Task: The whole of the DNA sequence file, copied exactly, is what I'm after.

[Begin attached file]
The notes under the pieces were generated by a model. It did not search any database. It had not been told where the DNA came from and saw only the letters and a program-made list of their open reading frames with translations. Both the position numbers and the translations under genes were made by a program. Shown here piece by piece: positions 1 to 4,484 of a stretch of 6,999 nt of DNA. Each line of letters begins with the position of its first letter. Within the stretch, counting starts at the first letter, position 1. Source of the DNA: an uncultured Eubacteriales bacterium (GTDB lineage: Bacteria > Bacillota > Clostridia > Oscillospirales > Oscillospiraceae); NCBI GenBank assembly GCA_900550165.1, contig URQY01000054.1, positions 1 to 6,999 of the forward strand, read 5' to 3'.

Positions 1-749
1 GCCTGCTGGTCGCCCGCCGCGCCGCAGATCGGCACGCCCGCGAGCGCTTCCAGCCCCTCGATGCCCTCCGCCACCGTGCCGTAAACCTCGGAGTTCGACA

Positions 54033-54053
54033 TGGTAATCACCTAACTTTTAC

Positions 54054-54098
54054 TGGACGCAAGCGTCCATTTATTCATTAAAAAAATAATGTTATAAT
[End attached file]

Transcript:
The notes under the pieces were generated by a model. It did not search any database. It had not been told where the DNA came from and saw only the letters and a program-made list of their open reading frames with translations. Both the position numbers and the translations under genes were made by a program. Shown here piece by piece: positions 1 to 4,484 of a stretch of 6,999 nt of DNA. Each line of letters begins with the position of its first letter. Within the stretch, counting starts at the first letter, position 1. Source of the DNA: an uncultured Eubacteriales bacterium (GTDB lineage: Bacteria > Bacillota > Clostridia > Oscillospirales > Oscillospiraceae); NCBI GenBank assembly GCA_900550165.1, contig URQY01000054.1, positions 1 to 6,999 of the forward strand, read 5' to 3'.

Positions 1-749
1 GCCTGCTGGTCGCCCGCCGCGCCGCAGATCGGCACGCCCGCGAGCGCTTCCAGCCCCTCGATGCCCTCCGCCACCGTGCCGTAAACCTCGGAGTTCGACA

Positions 54033-54053
54033 TGGTAATCACCTAACTTTTAC

Positions 54054-54098
54054 TGGACGCAAGCGTCCATTTATTCATTAAAAAAATAATGTTATAAT